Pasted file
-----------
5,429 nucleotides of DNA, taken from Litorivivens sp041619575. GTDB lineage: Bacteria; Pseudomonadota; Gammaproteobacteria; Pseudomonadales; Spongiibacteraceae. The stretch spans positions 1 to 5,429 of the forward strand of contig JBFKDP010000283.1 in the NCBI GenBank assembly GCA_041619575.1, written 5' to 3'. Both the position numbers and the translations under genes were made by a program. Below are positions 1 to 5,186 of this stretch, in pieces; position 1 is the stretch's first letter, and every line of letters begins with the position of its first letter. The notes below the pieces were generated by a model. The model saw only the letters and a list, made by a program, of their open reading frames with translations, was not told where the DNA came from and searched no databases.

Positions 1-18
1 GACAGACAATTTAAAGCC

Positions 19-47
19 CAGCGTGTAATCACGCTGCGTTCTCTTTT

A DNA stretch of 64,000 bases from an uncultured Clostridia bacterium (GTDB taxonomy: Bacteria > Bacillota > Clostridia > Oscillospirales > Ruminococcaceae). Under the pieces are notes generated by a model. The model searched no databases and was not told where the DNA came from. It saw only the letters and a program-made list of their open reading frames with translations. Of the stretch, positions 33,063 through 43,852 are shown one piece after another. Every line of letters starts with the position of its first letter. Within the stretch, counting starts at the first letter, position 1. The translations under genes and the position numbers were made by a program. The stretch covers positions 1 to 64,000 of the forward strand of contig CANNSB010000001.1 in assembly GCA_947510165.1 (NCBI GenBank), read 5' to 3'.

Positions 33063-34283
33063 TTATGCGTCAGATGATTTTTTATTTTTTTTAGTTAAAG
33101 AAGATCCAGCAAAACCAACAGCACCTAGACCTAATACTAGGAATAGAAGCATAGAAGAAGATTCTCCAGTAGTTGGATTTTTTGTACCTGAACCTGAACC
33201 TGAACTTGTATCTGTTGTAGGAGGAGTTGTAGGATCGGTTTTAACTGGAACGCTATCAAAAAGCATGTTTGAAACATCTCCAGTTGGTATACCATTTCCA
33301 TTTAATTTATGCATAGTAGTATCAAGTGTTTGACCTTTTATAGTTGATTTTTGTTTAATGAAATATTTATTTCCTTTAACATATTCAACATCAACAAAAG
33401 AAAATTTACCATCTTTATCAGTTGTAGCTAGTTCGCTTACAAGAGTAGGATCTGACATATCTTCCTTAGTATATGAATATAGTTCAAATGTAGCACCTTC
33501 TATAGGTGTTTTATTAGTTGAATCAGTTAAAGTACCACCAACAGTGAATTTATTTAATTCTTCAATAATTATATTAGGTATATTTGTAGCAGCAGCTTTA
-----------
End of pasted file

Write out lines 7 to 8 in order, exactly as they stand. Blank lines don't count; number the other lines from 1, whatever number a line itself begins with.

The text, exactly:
Positions 33063-34283
33063 TTATGCGTCAGATGATTTTTTATTTTTTTTAGTTAAAG